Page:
If you’re selected for an audit, you’ll be notified by letter. Generally, the IRS doesn’t make initial contact by phone. But if there’s no response to the letter, the agency may follow up with a call.
Many audits simply request that you mail in documentation to support certain deductions you’ve claimed. Only the strictest version, the field audit, requires meeting with one or more IRS auditors. (Note: Ignore unsolicited emails or text messages about an audit. The IRS doesn’t contact people in this manner. These are scams.)
The tax agency doesn’t demand an immediate response to a mailed notice. You’ll be informed of the discrepancies in question and given time to prepare. Collect and organize all relevant income and expense records. If anything is missing, you’ll have to reconstruct the information as accurately as possible based on other documentation.
If you’re audited, our firm can help you:
The IRS normally has three years within which to conduct an audit, and an audit probably won’t begin until a year or more after you file a return. Don’t panic if the IRS contacts you. Many audits are routine. By taking a meticulous, proactive approach to tracking, documenting and filing your company’s tax-related information, you’ll make an audit less painful and even decrease the chances you’ll be chosen in the first place.
Does your business need real estate to conduct operations? Or does it otherwise hold property and put the title in the name of the business? You may want to rethink this approach. Any short-term benefits may be outweighed by the tax, liability, and estate planning advantages of separating real estate ownership from the business.
Businesses that are formed as C corporations treat real estate assets as they do equipment, inventory and other business assets. Any expenses related to owning the assets appear as ordinary expenses on their income statements and are generally tax deductible in the year they’re incurred.
However, when the business sells the real estate, the profits are taxed twice — at the corporate level and at the owner’s individual level when a distribution is made. Double taxation is avoidable, though. If ownership of the real estate were transferred to a pass-through entity instead, the profit upon sale would be taxed only at the individual level.
Separating your business ownership from its real estate also provides an effective way to protect it from creditors and other claimants. For example, if your business is sued and found liable, a plaintiff may go after all of its assets, including real estate held in its name. But plaintiffs can’t touch property owned by another entity.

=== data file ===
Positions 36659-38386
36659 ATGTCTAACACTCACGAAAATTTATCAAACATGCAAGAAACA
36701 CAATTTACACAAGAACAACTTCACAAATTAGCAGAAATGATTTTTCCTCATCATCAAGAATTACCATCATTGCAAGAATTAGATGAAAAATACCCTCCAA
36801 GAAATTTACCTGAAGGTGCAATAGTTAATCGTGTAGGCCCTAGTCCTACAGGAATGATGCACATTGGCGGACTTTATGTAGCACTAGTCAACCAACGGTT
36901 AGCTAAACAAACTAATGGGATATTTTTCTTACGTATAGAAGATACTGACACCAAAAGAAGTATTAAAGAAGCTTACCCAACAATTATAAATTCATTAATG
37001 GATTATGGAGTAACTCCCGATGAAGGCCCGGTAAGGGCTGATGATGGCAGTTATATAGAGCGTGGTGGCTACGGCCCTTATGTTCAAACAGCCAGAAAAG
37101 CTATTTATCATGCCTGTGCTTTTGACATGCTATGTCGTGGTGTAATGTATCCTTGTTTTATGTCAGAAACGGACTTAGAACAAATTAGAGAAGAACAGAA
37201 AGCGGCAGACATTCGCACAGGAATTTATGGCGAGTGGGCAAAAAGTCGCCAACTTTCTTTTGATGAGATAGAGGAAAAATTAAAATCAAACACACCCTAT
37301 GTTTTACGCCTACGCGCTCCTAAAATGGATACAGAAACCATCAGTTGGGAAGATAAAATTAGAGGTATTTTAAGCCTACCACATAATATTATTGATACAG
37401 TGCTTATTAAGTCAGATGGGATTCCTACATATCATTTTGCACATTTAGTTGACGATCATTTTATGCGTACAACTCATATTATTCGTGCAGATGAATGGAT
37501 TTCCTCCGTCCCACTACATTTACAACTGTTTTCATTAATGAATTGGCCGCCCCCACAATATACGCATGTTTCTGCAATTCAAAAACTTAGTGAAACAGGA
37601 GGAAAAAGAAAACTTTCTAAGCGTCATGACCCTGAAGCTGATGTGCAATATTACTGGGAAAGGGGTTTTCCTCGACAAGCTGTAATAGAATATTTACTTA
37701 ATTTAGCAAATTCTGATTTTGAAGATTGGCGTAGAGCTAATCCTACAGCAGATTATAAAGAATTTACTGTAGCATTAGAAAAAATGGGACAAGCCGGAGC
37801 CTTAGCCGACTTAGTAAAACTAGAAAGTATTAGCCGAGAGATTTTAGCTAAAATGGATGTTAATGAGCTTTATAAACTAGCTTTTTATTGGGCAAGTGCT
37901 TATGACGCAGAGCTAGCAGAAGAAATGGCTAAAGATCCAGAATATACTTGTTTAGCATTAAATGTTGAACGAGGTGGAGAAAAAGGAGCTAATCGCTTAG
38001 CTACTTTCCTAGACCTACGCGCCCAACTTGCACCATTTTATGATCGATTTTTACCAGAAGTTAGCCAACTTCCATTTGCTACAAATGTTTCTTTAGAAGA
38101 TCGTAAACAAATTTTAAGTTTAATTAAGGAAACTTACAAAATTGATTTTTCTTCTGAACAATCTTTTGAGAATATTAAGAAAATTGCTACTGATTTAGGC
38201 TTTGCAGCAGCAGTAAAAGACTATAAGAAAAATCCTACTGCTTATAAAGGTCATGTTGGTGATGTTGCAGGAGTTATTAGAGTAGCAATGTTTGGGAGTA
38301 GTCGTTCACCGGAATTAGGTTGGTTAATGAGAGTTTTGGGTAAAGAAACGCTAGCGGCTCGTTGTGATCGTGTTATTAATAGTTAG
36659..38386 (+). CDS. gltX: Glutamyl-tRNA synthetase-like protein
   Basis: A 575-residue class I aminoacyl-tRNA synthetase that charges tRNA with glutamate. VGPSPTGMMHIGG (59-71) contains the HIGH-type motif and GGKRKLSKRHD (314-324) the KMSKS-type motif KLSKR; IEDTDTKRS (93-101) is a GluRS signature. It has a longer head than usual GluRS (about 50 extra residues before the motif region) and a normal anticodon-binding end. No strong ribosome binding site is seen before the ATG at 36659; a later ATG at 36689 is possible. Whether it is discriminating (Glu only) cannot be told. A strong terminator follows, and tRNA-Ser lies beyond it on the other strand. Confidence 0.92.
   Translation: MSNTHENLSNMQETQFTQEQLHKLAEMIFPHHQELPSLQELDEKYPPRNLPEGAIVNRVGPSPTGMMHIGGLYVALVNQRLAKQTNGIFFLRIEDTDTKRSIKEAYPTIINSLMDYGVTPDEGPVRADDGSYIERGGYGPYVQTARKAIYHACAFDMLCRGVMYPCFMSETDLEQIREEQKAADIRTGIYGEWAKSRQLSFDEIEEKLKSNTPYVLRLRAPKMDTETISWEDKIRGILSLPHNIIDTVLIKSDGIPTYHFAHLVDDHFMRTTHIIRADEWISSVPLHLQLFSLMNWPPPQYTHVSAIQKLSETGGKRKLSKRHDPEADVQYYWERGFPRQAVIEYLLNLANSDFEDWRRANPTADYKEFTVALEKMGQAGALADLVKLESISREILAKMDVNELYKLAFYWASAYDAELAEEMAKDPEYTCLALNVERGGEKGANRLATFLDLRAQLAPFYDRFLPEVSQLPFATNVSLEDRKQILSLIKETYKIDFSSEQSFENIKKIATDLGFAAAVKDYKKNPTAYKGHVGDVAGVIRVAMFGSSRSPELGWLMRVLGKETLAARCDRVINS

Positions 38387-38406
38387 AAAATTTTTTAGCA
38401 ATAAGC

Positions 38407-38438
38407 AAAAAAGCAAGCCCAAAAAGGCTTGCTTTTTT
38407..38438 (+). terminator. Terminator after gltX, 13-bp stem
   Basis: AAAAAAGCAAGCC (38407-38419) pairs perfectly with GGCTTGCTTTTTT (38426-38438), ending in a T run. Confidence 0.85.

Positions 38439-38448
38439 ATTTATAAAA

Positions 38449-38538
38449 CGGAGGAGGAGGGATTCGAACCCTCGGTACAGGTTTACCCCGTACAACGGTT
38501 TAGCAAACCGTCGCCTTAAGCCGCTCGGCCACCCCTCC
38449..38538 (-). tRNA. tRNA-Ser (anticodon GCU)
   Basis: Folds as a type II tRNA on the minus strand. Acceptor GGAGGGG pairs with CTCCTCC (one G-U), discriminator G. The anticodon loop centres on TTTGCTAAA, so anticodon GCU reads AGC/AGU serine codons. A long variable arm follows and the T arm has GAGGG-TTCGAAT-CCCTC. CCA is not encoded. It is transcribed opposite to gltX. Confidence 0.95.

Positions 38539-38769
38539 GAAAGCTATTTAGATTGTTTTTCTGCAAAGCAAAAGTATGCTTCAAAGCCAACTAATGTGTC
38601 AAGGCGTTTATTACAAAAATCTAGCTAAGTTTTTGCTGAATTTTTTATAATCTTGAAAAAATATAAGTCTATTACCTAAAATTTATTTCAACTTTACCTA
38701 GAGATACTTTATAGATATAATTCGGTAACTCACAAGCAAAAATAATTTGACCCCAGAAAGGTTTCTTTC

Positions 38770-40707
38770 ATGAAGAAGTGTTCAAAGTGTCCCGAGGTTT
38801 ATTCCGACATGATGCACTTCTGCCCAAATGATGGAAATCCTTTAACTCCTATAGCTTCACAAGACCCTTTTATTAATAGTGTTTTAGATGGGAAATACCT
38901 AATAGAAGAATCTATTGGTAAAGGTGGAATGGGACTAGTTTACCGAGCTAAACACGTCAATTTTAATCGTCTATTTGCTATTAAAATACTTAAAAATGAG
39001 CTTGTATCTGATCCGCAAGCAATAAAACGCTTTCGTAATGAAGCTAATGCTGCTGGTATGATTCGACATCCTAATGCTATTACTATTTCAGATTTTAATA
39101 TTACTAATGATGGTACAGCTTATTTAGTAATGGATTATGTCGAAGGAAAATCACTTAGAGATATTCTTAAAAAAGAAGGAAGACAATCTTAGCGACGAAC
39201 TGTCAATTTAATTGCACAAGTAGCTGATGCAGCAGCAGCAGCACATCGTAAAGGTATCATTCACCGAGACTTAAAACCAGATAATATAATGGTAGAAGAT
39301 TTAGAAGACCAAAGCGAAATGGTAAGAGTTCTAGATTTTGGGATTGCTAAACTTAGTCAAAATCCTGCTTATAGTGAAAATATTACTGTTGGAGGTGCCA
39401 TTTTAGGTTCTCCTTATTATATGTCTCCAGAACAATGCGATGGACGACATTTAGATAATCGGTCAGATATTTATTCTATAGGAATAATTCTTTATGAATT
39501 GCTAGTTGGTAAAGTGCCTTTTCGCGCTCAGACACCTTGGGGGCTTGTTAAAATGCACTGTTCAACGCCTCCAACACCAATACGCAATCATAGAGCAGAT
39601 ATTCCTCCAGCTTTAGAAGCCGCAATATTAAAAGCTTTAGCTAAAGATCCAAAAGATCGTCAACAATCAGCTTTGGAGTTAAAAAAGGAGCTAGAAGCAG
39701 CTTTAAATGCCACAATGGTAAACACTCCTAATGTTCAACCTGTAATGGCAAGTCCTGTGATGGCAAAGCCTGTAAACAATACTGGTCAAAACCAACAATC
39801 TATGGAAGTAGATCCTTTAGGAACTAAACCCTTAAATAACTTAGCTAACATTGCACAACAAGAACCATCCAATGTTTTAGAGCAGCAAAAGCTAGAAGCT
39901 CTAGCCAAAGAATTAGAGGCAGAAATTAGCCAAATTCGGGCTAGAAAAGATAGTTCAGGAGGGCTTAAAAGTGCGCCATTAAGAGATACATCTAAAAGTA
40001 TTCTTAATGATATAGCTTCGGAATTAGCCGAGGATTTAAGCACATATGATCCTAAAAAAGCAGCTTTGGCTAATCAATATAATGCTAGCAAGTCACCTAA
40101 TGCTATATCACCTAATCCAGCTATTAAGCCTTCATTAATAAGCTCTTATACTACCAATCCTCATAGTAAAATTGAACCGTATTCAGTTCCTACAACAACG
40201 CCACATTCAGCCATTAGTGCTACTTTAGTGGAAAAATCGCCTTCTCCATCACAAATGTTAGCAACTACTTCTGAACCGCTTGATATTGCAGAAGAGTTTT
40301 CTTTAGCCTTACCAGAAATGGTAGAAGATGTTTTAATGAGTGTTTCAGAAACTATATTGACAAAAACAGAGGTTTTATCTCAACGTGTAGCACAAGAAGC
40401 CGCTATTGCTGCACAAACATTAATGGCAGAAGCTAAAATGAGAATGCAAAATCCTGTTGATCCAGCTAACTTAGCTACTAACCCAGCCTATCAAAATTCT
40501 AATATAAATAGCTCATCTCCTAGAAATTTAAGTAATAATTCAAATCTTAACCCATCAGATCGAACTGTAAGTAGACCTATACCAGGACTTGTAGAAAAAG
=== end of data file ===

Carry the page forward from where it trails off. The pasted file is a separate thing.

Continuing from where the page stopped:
The strategy also can pay off if your business is forced to file for bankruptcy. Creditors generally can’t recover real estate owned separately unless it’s been pledged as collateral for credit taken out by the business.
Separating real estate from a business may give you some estate planning options, too. For example, if the company is a family business but some members of the next generation aren’t interested in actively participating, separating property gives you an extra asset to distribute. You could bequest the business to one heir and the real estate to another family member who doesn’t work in the business.
The business simply transfers ownership of the real estate and the transferee leases it back to the company. Who should own the real estate? One option: The business owner could purchase the real estate from the business and hold title in his or her name. One concern is that it’s not only the property that’ll transfer to the owner, but also any liabilities related to it.
Moreover, any liability related to the property itself could inadvertently put the business at risk. If, for example, a client suffers an injury on the property and a lawsuit ensues, the property owner’s other assets (including the interest in the business) could be in jeopardy.
An alternative is to transfer the property to a separate legal entity formed to hold the title, typically a limited liability company (LLC) or limited liability partnership (LLP). With a pass-through structure, any expenses related to the real estate will flow through to your individual tax return and offset the rental income.
An LLC is more commonly used to transfer real estate. It’s simple to set up and requires only one member. LLPs require at least two partners and aren’t permitted in every state. Some states restrict them to certain types of businesses and impose other restrictions.
Separating the ownership of a business’s real estate isn’t always advisable. If it’s worthwhile, the right approach will depend on your individual circumstances. Contact us to help determine the best approach to minimize your transfer costs and capital gains taxes while maximizing other potential benefits.